Byline: Taylor Hill
AVALON — The Catherine Hotel, known to many as “the first hotel off the boat” and home of the “coldest, cheapest beer in town,” was purchased by the Catalina Island Conservancy April 2.
The hotel, located at the corner of Crescent Avenue and Pebbly Beach Road along Avalon Harbor’s waterfront, was originally constructed in 1911. In recent decades, the small blue and white, 11-room hotel with yellow awnings has been known as one of the least expensive spots to spend the night at the island, and its bar had become a tourist staple.
“We are very excited about the acquisition of this property and how it will enable us to enrich our conservation, education and recreation program offerings, and vastly improve service to visitors to Avalon and island residents,” said conservancy president Ann Muscat in a prepared statement.
The Catalina Island Conservancy, which oversees nearly 88 percent of Santa Catalina Island and its unique plant and animal species, had been searching for a new home for its visitor-serving center, currently tucked away along Claressa Avenue, one block up from the waterfront.
The new site would place it front and center for tourists walking from the Cabrillo Mole, where the cross-channel carriers drop off visitors to the island.
“We will relocate our visitor- and island resident-serving activities to the Catherine Hotel and maintain our offices at their current location at Conservancy House on Clarissa Ave,” Muscat said. “This will allow us to significantly upgrade the experience for Avalon visitors and Island residents who seek information about Catalina’s unique plants and animals, conservation efforts, or who want to experience the interior.”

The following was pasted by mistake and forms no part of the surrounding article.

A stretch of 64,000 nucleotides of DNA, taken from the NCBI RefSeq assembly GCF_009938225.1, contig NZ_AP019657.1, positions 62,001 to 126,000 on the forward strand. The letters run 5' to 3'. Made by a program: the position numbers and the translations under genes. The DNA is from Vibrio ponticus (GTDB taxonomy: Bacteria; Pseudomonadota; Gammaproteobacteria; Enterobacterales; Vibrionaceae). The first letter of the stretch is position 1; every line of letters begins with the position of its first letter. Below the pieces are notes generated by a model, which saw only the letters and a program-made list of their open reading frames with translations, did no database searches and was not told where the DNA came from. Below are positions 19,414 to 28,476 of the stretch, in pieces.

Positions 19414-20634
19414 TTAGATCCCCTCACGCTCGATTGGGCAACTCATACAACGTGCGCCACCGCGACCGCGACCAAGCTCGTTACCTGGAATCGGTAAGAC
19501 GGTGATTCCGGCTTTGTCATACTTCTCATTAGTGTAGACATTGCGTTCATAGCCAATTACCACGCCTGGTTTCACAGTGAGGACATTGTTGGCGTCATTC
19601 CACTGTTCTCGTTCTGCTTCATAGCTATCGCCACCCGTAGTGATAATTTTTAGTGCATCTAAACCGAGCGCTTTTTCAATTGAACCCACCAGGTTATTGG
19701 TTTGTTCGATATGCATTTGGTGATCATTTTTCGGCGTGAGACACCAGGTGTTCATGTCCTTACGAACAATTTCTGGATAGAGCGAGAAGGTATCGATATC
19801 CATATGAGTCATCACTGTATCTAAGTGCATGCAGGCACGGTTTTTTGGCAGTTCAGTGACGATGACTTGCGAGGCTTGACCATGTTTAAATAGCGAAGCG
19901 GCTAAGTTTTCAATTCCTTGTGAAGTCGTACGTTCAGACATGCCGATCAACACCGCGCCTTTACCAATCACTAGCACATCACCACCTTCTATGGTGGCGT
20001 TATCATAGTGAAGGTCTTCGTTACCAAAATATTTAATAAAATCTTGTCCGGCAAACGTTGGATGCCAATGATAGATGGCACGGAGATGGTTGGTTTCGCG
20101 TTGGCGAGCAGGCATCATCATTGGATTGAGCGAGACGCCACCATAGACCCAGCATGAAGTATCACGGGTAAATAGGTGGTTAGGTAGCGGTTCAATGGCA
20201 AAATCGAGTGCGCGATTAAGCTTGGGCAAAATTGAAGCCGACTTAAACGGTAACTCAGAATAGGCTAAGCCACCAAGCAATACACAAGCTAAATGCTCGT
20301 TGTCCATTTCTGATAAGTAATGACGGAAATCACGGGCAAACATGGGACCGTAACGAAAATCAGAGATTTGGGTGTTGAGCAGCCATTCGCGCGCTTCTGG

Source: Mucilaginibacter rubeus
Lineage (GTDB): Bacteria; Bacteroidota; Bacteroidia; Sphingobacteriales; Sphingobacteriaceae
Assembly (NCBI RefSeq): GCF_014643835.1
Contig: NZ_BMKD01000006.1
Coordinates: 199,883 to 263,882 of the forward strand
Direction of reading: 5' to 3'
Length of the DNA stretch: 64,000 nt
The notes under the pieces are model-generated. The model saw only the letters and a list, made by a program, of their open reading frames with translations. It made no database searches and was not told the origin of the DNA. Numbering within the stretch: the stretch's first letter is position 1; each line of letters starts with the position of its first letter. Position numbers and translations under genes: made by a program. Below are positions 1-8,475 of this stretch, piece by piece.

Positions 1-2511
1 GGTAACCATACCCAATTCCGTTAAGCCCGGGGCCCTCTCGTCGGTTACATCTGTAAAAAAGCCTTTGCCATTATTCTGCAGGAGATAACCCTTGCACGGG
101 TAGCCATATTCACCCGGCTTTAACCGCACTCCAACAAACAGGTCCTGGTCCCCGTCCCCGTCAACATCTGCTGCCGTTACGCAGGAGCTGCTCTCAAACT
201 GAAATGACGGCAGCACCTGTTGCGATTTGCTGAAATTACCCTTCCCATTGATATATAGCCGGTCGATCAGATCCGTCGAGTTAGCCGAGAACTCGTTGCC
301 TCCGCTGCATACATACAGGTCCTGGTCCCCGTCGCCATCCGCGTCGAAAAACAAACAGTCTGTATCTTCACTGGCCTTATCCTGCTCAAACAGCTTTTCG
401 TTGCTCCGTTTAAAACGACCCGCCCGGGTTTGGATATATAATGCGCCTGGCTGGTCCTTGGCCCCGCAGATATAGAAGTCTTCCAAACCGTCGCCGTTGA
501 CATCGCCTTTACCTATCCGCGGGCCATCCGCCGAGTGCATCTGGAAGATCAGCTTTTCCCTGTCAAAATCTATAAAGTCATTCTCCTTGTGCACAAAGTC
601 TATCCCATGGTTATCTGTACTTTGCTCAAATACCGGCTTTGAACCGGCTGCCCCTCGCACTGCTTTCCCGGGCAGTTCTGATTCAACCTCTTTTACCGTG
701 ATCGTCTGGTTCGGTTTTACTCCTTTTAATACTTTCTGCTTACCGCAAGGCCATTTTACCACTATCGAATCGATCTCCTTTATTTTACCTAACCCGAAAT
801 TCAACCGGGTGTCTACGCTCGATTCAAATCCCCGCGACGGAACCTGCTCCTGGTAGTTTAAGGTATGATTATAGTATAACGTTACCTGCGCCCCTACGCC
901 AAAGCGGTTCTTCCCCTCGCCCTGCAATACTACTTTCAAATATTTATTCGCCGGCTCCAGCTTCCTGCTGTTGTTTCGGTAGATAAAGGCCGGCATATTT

While the conservancy has clear plans to use the hotel rooms as extra housing space for scientists and interns that conduct research on the island, they have been vague about whether or not the site will retain its status as a hotel available to island visitors.
In the press release, Muscat stated that the conservancy “will continue to operate the new location as a hotel, enabling us to provide affordable, temporary accommodations for researchers, student interns and others doing short-term projects for us, as well as provide accommodations for eco-tourists.”
“Will it be like a hotel that you can just come down and check into? I’m really not sure,” said Bob Rhein, the conservancy’s director of media relations. “I don’t think we’re going into the hotel business. This will be mainly for our researchers and eco-tourists, but I don’t think that’s been hammered out quite yet.”
The hotel’s current condition could be called outdated at best, and a quick check of online hotel reviews has the Catherine Hotel ranked 19th out of 19 Catalina hotels — according to tripadvisor.com.
According to Rhein, the first plans for the site will be to renovate and update the first floor’s visitor service area, and get it up and running by this summer. Renovations to the hotel rooms would follow.